You’ve caught me a little on the hop, gentlemen.” Nicolas kept his smile fixed in place as he took a step away from Jeremy. “Give me a little time to think about your … generous offer.”

“Don’t take too long, Nicolas.” Jeremy grasped hold of Nicolas, pulling him close. “We’re alike in some ways, you and I, but I’m not a patient man.”

No. I don’t expect that you are. Enjoy the party. I’ll get back to you soon, Jeremy.” Hurrying away, Nicolas shuddered. The last thing he wanted was to join that particular hunt.

Although Jeremy was the family’s youngest son, he had a lot of influence, both with his father and in the local community. Nicolas had long since hoped he’d escaped Jeremy’s attention. Perhaps instead of looking to join something locally, I need to make the trip into the city and be involved in a club there.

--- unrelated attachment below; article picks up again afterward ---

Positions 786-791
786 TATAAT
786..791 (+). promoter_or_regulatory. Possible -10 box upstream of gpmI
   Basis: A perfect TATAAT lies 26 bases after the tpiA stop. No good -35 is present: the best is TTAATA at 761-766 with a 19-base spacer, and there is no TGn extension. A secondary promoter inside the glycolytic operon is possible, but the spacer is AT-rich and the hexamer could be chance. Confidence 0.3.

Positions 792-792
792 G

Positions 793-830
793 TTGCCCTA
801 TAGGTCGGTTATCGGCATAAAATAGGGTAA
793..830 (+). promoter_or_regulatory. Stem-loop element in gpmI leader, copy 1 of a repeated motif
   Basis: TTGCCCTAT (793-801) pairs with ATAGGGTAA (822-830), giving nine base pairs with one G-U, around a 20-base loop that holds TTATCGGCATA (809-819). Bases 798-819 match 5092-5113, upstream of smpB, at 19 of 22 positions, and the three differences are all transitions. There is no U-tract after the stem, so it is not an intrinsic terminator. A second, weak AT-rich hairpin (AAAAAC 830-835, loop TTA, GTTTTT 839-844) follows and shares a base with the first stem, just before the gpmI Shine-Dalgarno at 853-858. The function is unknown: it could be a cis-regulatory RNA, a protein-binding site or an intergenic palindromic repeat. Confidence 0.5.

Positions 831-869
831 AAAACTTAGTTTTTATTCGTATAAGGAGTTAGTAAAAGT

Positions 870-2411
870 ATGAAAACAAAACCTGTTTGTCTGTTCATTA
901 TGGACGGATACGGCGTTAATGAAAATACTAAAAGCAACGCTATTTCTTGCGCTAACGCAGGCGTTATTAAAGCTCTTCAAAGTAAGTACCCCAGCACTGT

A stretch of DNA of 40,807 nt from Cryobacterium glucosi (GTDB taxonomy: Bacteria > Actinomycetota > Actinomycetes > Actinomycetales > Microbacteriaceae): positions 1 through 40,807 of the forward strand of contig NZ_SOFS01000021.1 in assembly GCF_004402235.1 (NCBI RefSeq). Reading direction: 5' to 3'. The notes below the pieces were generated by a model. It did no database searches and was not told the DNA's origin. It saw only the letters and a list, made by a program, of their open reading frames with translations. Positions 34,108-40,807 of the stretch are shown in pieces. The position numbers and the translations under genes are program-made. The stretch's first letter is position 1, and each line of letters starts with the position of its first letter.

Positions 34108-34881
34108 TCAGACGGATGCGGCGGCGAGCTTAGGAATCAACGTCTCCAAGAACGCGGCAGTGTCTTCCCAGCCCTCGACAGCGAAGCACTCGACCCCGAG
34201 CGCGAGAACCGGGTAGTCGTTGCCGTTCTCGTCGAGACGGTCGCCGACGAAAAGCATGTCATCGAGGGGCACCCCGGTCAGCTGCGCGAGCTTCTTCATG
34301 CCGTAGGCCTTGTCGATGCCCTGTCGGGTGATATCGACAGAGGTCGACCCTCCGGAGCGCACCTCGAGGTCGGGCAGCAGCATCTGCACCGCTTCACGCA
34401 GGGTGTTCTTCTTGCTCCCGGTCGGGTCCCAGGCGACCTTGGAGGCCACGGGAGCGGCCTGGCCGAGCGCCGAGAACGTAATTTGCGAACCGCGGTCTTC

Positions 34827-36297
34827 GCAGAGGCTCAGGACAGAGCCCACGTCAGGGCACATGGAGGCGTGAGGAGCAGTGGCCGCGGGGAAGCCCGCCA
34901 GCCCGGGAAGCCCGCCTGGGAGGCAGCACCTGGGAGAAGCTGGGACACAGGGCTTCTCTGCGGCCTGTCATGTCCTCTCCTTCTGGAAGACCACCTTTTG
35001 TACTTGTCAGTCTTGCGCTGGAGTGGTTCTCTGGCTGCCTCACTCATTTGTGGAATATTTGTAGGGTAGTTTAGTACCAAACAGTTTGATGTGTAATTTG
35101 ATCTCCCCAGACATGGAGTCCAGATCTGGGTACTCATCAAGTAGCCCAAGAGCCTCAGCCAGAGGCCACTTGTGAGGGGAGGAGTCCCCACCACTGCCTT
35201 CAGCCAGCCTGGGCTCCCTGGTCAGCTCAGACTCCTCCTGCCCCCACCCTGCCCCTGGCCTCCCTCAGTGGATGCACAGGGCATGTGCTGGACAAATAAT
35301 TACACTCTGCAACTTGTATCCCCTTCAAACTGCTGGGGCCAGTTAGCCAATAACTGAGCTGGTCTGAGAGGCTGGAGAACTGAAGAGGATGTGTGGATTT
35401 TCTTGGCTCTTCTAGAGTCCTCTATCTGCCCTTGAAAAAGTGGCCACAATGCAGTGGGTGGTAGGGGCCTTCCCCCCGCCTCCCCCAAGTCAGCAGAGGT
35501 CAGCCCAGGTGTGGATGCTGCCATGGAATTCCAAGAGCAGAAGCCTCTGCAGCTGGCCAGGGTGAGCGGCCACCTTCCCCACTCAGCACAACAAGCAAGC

Although his mother might not be happy for Nicolas to spend time away from the family home, it was certainly a prudent move for him to consider.


Chapter Three


A few days passed following Amaretta’s birthday party, and things at home seemed to be back to normal as far as Nicolas was concerned. Well, at least, mostly back to normal. There was an undercurrent between his mother and sister that Nicolas felt, but no one had openly spoken of.

Safely ensconced in his workroom, Nicolas wondered about approaching Amaretta, when there was a tap on the door. Getting to his feet, Nicolas called out; “Come in.”

The door opened and a surly-faced Amaretta stomped in, followed by Poppet, as she’d named her mechanical pet, trotting at her feet.

“What is it?” Nicolas was normally left alone in his workshop. That Amaretta had sought him out was a bad sign.